Tech & Work

Never underestimate the power of a resume typo

Hiring executives apparently have a low threshold for resume bloopers. A recent study claims that one out of four executives will toss a resume into the wastebasket if they spot a typo. Here's what to do to lessen the chances of that happening to you.

Hiring executives apparently have a low threshold for resume bloopers. A recent study claims that one out of four executives will toss a resume into the wastebasket if they spot a typo. Here's what to do to lessen the chances of that happening to you.

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Last week I talked about 10 boring phrases that could derail your resume. For further evidence that resume blunders can cause negative knee-jerk reactions in prospective employers, take a look at these stats.

Staffing company Accountemps released research last week on this topic. When hiring executives were asked about resume typos:

  • 23% of those surveyed said just one typo is enough to send the resume to the trash heap.
  • Two typos and 28% of them are pulling the trigger.

A piece on the site Working.com gives some examples of bloopers from real-life resumes:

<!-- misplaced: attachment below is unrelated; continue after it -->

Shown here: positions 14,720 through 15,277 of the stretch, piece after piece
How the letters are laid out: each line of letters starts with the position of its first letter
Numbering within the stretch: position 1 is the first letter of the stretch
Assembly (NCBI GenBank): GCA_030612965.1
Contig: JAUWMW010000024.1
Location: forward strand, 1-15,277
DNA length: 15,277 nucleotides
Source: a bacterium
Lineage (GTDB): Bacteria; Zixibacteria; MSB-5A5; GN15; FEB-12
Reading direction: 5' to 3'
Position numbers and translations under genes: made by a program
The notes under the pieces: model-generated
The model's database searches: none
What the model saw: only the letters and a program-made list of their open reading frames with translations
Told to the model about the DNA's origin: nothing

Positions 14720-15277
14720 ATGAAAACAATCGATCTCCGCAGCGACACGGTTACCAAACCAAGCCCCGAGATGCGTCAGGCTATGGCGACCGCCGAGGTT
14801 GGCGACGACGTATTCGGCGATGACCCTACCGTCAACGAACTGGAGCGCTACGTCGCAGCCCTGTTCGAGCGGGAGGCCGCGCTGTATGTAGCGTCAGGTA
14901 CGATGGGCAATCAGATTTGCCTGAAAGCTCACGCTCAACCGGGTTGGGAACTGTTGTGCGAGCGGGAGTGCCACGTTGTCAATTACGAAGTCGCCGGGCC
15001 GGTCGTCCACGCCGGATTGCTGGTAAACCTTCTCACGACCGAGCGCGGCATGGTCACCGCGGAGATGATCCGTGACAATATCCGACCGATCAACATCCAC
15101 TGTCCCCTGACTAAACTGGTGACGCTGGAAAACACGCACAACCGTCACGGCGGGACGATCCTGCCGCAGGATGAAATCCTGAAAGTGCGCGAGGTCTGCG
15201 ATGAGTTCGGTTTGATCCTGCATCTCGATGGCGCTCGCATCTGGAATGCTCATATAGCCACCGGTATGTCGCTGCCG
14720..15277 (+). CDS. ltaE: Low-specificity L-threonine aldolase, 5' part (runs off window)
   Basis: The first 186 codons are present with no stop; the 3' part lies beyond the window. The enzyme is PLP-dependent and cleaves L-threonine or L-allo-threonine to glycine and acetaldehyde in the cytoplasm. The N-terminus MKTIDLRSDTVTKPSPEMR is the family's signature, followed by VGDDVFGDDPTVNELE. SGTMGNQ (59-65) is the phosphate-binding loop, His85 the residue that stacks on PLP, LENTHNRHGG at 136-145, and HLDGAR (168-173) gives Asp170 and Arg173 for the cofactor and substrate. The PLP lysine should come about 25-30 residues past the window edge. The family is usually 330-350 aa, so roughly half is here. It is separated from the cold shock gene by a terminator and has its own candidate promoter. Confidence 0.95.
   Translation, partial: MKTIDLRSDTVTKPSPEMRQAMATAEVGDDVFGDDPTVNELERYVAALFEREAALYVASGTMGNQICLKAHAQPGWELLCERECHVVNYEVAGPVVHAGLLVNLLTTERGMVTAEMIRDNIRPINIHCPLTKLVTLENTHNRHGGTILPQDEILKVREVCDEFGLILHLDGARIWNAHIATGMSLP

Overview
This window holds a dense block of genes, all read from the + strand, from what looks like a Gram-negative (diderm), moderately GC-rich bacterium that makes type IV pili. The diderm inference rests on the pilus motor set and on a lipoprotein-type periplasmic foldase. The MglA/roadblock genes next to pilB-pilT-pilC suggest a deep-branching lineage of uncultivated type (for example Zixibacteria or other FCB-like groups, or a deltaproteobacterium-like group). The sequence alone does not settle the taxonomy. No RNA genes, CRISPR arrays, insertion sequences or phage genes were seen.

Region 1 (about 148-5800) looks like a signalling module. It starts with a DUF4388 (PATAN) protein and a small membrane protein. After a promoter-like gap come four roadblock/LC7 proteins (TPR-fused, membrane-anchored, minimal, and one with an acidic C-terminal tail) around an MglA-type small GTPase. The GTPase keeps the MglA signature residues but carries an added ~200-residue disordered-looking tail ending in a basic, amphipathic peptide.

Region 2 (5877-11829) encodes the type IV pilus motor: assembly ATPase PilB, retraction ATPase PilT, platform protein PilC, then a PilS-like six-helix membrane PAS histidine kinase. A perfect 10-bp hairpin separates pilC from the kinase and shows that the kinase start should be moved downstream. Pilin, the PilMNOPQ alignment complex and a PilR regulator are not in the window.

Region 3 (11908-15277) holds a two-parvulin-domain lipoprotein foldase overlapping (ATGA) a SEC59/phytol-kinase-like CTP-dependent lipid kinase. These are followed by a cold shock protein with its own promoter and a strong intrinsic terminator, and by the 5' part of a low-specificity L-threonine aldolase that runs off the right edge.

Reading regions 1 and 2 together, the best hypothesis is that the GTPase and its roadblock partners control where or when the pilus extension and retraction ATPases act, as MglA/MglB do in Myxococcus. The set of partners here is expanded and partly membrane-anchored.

• "I am attacking my resume for you to review."
  • "I have a keen eye for derail."
  • "Hope to hear from you, shorty."

Spell-check will most likely not catch these bloopers because the words are spelled correctly, but the words are not in the right context.

So what can you do to avoid these embarrassing blunders? Accountemps recommends:

  • Enlist detail-oriented family members, friends, or mentors to proofread your resume and provide honest feedback.
  • Take a timeout. Before submitting your resume, take a break and come back to it with a fresh set of eyes. You might catch something you missed the first time.
  • Print a copy. It's easy to overlook typos or formatting mistakes when reading a resume on a monitor, so print it out for review. Read through it slowly and pay close attention to font styles and sizes, in addition to spelling and grammar.
  • Try a new perspective. Sometimes readers inadvertently skip over parts they have read previously. Review your resume backward to help avoid this problem.

About

Toni Bowers is Managing Editor of TechRepublic and is the award-winning blogger of the Career Management blog. She has edited newsletters, books, and web sites pertaining to software, IT career, and IT management issues.

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